As Garrison Keilor said recently, "When I was younger, I was all in favor of it, and now that I'm at that age, I'm not sure."
Garrison and I are both 68. He has announced that he will retire from his radio show, "A Prairie Home Companion," in two years.
We'll see. After all, he retired in 1987, then came back in 1989. Some people seem more able to adapt to retirement than others.
I have some experience with retiring. I first retired in 1989, but it didn't take. After a couple of years of working on my golf game, I was itchy to get back in the real game.
Retirement had seemed attractive to me after a life of skipped vacations, 11-hour days, and head-down slugging to build businesses. I craved relief from the steady grind of keeping customers, employees and bankers happy.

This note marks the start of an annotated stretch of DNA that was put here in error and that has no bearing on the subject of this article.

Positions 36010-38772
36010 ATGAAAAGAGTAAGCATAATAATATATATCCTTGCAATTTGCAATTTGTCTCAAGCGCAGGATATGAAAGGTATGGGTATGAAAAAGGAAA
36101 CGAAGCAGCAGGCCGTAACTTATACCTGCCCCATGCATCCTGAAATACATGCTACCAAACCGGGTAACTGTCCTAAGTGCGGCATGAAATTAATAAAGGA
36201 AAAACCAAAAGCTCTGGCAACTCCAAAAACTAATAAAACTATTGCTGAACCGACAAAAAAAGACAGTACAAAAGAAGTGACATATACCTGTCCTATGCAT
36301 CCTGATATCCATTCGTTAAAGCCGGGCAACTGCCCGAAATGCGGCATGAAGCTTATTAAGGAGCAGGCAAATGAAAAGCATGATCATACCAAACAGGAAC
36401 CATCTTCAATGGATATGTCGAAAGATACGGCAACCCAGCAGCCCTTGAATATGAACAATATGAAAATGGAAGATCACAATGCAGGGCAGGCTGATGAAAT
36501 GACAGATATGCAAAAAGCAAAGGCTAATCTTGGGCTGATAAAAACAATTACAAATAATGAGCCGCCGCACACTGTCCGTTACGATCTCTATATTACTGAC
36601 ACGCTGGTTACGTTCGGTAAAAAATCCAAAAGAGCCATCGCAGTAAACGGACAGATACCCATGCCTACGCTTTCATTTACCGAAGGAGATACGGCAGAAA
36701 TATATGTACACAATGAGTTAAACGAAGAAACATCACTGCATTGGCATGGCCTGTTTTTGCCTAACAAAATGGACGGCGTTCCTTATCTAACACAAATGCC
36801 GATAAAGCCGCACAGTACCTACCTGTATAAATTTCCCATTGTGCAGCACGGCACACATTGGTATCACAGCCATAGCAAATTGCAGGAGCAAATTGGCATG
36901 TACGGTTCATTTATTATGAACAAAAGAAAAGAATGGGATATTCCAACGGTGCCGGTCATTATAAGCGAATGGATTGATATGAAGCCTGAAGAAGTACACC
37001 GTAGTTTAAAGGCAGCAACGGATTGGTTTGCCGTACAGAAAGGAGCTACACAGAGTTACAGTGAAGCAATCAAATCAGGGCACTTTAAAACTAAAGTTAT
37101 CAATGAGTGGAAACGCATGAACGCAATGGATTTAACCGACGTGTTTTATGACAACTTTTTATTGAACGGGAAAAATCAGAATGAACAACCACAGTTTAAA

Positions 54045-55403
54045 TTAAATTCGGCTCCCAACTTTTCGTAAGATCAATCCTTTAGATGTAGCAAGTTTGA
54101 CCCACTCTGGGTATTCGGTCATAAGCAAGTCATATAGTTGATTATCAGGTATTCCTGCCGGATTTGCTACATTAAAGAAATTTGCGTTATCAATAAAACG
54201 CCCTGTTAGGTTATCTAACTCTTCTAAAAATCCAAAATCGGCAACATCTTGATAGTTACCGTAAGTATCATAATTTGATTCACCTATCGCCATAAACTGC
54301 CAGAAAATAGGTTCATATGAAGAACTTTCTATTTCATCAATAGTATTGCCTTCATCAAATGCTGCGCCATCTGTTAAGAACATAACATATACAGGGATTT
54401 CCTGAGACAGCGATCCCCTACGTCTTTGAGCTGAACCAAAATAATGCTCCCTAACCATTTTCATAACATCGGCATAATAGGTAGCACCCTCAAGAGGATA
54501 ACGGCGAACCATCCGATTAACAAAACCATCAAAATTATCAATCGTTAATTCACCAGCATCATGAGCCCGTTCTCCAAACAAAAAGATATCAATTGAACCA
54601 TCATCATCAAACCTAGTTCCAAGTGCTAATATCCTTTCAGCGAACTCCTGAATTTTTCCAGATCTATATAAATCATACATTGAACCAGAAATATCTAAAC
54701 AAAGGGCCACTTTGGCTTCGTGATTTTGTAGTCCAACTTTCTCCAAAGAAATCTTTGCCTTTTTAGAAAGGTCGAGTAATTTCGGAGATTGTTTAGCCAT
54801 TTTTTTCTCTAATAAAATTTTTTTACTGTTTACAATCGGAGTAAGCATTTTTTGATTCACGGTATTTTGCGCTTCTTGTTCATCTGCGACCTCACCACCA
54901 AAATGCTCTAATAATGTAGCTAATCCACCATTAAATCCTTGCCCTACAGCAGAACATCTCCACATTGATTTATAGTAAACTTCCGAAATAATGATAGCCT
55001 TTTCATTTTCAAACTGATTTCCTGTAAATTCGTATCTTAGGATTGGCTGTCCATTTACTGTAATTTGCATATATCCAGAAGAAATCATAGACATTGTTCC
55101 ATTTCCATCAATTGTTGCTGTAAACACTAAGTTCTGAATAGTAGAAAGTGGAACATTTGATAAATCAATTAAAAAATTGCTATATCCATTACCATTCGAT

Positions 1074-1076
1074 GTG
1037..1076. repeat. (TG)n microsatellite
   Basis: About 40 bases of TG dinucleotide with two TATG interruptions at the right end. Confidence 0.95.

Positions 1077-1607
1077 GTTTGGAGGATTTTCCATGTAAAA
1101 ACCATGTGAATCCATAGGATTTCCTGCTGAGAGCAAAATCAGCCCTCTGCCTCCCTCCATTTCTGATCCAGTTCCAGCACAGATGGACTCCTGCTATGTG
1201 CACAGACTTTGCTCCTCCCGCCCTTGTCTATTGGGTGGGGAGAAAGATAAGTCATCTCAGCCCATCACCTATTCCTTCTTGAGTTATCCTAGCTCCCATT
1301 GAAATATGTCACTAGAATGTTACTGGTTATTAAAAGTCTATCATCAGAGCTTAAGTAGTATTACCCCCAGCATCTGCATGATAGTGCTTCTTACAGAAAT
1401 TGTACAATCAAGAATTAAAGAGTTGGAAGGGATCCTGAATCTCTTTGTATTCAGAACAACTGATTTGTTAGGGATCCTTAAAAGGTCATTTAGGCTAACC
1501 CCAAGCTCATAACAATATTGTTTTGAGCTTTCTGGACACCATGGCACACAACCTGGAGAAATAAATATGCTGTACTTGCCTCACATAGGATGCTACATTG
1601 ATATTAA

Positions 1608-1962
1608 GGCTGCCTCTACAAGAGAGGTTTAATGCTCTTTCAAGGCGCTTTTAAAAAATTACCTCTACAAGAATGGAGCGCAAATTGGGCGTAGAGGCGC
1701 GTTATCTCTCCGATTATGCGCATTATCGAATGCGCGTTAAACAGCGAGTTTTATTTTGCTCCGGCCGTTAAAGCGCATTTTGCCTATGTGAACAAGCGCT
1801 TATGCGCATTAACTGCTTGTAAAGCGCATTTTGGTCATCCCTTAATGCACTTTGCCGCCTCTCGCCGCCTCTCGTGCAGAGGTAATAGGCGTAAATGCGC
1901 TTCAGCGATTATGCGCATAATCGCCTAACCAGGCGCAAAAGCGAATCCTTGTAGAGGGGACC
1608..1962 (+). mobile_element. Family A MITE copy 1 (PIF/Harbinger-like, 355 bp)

Then, when all that wasn't there, I missed it.
Idling along just didn't feel right. My sense of self-worth suffered. When I got together with my buddies, they were all talking about their businesses --- problems, opportunities, triumphs. I had nothing to talk about.
Plus I missed the people part of it. Business is a very social activity.
So I started another enterprise, and I was happy again.
Now, 15 years later, with a reduced work schedule and a good succession plan in place, I am asking myself the retirement question again.
That eighth decade of life looms just over the horizon.
Problem is, so much about retirement seems negative. The thesaurus provides synonyms: reclusiveness, remoteness, solitude, withdrawal.
We need a better word.
I'm betting both Garrison and I keep going for a while yet.